Interested in learning more about gentrification in Brooklyn? Connect with the great work of Families United for Racial and Economic Justice (FUREE).  FUREE is a women of color led organization fighting gentrification and for racial justice in Brooklyn!  Stay informed and continue the conversation!

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The Daily Beast: “Occupy Our Homes: Wall Street Protests’ New Frontier”

Yesterday, UHAB organizers took the 3 train all the way down the line to East New York to support Occupy Wall Street’s new initiative, Occupy Our Homes.  NY Communities for Change along with community groups like FUREE teamed up with the Occupy protesters to move a family into an abandoned, foreclosed home in East New York.  “Occupy Your Homes” signs read. “Foreclosure on Banks, Not on People.”   From Brooklyn to Atlanta to Detroit to San Francisco, “Occupy Our Homes” has sparked new energy on the OWS movement, bringing to light real issues of housing foreclosures, bank profits over people, and current economic policy.

At UHAB, we focus campaigns on Predatory Equity in buildings in foreclosure as a result of irresponsible lending practices and greedy landlords.   As the OWS movement narrows in on the housing crisis, we hope to continue drawing attention to multi-family foreclosures and the ways that banks and landlords should be held accountable. To read more about yesterday’s exciting, see below for an excerpt from “The Daily Beast.”

On Tuesday afternoon, Tasha Glasgow, an intermittently homeless 30-year-old mother of two, walked out the front door of the foreclosed Brooklyn house thatOccupy Wall Street activists had seized for her and marveled at the hundreds of people outside, cheering in the rain. Clusters of balloons and “Welcome Home” signs adorned the tiny front yard. Zuccotti Park veterans in hardhats decorated with anarchist symbols trooped in with cleaning supplies, beginning a multi-day renovation. Someone hooked up a generator, lighting up Glasgow’s new Christmas tree. Several city councilmen stood on the porch with housewarming gifts.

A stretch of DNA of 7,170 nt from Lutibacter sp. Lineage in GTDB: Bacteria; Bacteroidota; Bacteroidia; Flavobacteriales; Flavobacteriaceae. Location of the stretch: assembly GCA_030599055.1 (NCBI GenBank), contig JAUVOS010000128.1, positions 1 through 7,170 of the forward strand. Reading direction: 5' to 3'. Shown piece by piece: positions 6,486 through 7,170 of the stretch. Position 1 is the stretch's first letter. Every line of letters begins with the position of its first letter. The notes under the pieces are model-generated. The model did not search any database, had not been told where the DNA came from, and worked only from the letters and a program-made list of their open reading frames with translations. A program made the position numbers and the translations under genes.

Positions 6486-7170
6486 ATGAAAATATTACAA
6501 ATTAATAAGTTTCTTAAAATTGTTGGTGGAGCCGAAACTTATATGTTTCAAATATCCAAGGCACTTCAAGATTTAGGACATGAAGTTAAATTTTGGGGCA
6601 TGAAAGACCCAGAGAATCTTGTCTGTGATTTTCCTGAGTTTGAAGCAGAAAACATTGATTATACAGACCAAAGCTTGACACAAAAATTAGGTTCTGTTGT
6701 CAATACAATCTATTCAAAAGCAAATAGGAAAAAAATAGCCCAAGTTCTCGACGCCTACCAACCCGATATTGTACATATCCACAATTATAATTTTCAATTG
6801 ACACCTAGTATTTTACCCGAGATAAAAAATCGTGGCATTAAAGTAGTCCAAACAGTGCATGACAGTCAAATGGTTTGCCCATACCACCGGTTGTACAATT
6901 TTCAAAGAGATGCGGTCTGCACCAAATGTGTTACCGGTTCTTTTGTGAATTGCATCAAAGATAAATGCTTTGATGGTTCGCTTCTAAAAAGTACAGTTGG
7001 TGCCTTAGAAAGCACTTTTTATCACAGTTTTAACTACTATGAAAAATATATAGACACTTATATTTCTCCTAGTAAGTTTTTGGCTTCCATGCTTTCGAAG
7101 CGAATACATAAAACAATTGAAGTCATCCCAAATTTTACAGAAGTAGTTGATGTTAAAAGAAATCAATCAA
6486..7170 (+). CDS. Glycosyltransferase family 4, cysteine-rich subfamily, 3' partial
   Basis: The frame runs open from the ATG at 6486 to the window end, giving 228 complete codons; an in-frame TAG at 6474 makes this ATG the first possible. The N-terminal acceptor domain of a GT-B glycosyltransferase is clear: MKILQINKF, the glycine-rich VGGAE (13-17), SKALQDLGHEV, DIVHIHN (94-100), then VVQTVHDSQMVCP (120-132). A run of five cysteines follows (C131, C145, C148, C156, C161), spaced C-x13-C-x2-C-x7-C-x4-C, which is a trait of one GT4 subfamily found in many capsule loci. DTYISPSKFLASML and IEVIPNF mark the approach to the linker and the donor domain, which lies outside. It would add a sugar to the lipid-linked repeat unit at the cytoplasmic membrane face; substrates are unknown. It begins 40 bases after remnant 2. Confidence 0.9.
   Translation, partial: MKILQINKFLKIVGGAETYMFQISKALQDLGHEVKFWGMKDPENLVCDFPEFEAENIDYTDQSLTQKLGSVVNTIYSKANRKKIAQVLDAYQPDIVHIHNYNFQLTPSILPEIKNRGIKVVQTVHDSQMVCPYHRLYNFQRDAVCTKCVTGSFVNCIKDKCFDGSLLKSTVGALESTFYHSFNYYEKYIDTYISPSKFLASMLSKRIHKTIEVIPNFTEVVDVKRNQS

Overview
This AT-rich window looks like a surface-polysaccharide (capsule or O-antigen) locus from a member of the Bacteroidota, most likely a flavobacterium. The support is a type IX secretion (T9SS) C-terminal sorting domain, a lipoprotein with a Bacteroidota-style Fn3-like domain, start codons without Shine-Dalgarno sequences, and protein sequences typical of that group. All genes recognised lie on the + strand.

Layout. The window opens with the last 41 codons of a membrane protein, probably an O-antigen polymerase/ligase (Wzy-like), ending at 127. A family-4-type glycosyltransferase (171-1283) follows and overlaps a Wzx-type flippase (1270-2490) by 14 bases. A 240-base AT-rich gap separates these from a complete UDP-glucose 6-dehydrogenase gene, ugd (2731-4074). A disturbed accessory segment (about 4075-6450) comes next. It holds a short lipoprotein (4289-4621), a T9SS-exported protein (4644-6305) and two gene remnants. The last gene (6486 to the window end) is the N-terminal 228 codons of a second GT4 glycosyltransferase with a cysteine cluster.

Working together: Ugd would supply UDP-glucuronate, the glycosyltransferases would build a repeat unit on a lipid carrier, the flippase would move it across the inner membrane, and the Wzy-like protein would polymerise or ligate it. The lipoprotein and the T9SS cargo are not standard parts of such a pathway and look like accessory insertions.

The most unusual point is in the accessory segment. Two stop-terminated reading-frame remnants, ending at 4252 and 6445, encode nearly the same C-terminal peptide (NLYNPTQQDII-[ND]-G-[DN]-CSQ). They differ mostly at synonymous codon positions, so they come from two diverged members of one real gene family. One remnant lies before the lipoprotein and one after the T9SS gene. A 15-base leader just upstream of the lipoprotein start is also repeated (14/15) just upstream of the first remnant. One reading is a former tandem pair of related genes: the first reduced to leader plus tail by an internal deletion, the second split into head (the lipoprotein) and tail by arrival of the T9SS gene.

Glasgow climbed up a stepladder so the throngs on Vermont Avenue in East New York, the Brooklyn neighborhood with the city’s highest foreclosure rate, could see her. “I love everybody,” she said quickly. “I’m kind of shy. Thank you.”

This punk-rock version of Extreme Makeover: Home Edition marked the start of a new phase of Occupy Wall Street, as activists nationwide merged civil disobedience with practical action addressing the foreclosure crisis. Occupy Our Homes, as the new wave of demonstrations was called, brought people to the streets in more than 20 states. In California, the Los Angeles Times reported that 75 people gathered at the South Gate home of a woman who suffers from cerebral palsy and recently underwent a double mastectomy, and whose home went into foreclosure after she defaulted by $17,998. Then they took a bus to Riverside, where they helped a factory manager move back into a home that JPMorgan Chase took last month. In Chicago, The Atlantic Wire reported that activists moved into a house whose owner had walked away from her mortgage, leaving it to be ransacked. In Atlanta, demonstrators disrupted foreclosure auctions.

To continue reading, click here.